* More Fine Jungle

Sandbox, Not Simulation

One thing I’d like to clarify is that Sandbox Play is not the same thing as the old rec.games.frp.advocacy Simulationism (nothing to do with whatever the Forgeites mean by that term; I don’t even want to go there).  The point of Simulationism, at least at the far end of the spectrum, was that the game-world really was out there chugging along with things happening and events unfolding whether or not there were any players around; the player characters were part of the simulation, and the players helped the simulation along,  but from the hardcore simulationist GM’s perspective, the game-world was the end, and everything else was the means. (From the player’s perspective, they were usually about simulating “what the character would do”, and the GM was helping by providing a perfectly consistent extremely detailed environment for exploring that.)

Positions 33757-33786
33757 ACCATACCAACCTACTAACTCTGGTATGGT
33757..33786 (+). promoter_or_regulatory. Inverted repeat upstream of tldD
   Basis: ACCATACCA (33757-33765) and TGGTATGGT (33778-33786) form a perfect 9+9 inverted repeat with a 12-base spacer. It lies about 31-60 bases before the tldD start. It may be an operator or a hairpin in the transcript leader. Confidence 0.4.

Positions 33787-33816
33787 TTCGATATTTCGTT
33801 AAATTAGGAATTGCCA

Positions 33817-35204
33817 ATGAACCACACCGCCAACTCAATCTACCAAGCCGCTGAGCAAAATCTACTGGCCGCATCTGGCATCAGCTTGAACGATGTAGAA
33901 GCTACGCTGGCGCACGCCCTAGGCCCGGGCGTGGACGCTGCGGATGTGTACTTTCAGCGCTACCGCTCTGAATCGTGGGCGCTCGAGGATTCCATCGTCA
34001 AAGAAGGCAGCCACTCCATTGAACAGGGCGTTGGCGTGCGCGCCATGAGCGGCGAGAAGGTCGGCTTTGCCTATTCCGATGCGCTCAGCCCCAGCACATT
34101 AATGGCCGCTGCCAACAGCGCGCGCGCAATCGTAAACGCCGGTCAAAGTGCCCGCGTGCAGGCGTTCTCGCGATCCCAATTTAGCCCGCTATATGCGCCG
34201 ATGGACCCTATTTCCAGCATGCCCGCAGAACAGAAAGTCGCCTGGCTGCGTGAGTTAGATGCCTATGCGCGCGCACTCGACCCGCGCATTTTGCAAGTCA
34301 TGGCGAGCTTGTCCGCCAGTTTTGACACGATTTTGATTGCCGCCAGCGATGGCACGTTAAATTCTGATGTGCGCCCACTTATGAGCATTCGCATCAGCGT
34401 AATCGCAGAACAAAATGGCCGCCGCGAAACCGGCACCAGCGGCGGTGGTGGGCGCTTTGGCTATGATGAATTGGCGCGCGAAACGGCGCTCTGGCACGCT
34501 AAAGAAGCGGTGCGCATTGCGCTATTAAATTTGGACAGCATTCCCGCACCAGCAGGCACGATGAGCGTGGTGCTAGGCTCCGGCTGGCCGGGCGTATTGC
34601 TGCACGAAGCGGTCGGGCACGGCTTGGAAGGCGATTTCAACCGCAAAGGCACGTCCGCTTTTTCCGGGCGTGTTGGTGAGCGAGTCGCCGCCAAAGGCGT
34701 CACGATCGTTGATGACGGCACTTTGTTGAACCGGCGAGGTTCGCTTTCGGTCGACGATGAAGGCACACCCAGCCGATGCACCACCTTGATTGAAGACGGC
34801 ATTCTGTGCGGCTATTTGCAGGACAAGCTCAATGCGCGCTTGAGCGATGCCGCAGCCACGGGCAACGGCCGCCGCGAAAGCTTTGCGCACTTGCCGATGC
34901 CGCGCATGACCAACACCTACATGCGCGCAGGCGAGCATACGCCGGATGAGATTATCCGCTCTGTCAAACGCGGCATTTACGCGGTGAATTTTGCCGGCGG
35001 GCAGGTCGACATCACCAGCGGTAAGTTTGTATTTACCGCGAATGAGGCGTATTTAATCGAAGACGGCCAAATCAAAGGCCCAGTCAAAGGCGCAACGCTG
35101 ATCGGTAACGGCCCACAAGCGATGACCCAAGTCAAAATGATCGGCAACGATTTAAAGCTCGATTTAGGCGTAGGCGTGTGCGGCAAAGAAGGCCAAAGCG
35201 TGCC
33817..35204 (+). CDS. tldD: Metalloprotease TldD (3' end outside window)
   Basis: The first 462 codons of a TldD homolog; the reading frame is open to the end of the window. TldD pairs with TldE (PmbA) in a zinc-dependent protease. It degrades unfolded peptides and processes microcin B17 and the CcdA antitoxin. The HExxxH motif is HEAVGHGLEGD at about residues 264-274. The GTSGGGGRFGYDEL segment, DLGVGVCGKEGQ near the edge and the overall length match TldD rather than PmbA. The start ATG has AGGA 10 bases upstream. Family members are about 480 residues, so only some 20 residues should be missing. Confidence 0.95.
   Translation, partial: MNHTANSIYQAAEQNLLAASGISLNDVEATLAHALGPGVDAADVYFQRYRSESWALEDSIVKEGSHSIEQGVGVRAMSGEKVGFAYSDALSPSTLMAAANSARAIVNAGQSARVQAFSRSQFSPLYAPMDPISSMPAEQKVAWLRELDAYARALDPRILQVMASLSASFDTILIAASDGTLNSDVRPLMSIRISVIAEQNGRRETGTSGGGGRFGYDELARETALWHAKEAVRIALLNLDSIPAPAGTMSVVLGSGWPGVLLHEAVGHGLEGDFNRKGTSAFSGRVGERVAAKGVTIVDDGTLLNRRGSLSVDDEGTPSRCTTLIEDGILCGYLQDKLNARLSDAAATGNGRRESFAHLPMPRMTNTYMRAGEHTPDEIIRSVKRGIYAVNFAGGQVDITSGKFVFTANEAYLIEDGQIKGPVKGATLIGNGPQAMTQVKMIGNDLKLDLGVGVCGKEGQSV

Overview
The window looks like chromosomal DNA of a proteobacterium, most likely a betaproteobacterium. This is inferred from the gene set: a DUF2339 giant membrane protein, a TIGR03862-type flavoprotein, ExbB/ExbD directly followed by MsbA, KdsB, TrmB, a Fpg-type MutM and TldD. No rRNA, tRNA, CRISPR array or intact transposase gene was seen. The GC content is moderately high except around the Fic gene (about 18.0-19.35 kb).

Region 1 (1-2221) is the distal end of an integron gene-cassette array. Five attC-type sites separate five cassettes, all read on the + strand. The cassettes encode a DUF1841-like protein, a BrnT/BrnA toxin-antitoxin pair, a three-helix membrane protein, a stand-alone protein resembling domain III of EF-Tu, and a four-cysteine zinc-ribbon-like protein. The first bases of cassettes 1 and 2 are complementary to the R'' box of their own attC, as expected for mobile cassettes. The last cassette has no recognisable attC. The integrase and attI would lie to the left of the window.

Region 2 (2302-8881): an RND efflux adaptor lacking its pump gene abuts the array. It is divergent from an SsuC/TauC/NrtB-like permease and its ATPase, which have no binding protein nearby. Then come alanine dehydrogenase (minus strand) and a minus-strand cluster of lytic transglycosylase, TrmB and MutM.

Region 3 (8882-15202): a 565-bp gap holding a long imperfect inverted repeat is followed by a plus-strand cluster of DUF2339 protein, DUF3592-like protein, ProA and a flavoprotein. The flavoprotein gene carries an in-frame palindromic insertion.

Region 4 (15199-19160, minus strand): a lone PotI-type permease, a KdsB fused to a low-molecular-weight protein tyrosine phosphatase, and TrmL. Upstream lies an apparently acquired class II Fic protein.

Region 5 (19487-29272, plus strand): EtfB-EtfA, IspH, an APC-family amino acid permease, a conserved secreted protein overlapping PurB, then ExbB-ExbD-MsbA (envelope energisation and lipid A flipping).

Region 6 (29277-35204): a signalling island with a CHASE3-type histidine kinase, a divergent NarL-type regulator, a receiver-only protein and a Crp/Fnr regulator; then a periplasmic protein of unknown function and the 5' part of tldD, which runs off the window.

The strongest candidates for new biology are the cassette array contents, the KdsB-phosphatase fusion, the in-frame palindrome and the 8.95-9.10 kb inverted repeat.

Now, I think it’s true that a simulationist game world automatically supports Sandbox Play, but the reverse isn’t the case.  What the Sandboxer is after is verisimilitude and freedom of action, not an alternate reality.  It is perfectly ok, even expected that a fully Sandbox setting can have recognizably PC-oriented adventures just sitting around in it waiting for the PCs to visit that part of the world and set things in motion.  That’s exactly what Sandbox computer RPGs do.  The events don’t have to unfold all over the world regardless of what the PCs do, though for a GM with time to think that stuff through it can make for a rich and interesting back-story when the PCs eventually do visit that region, or the ripples from the events reach wherever they are.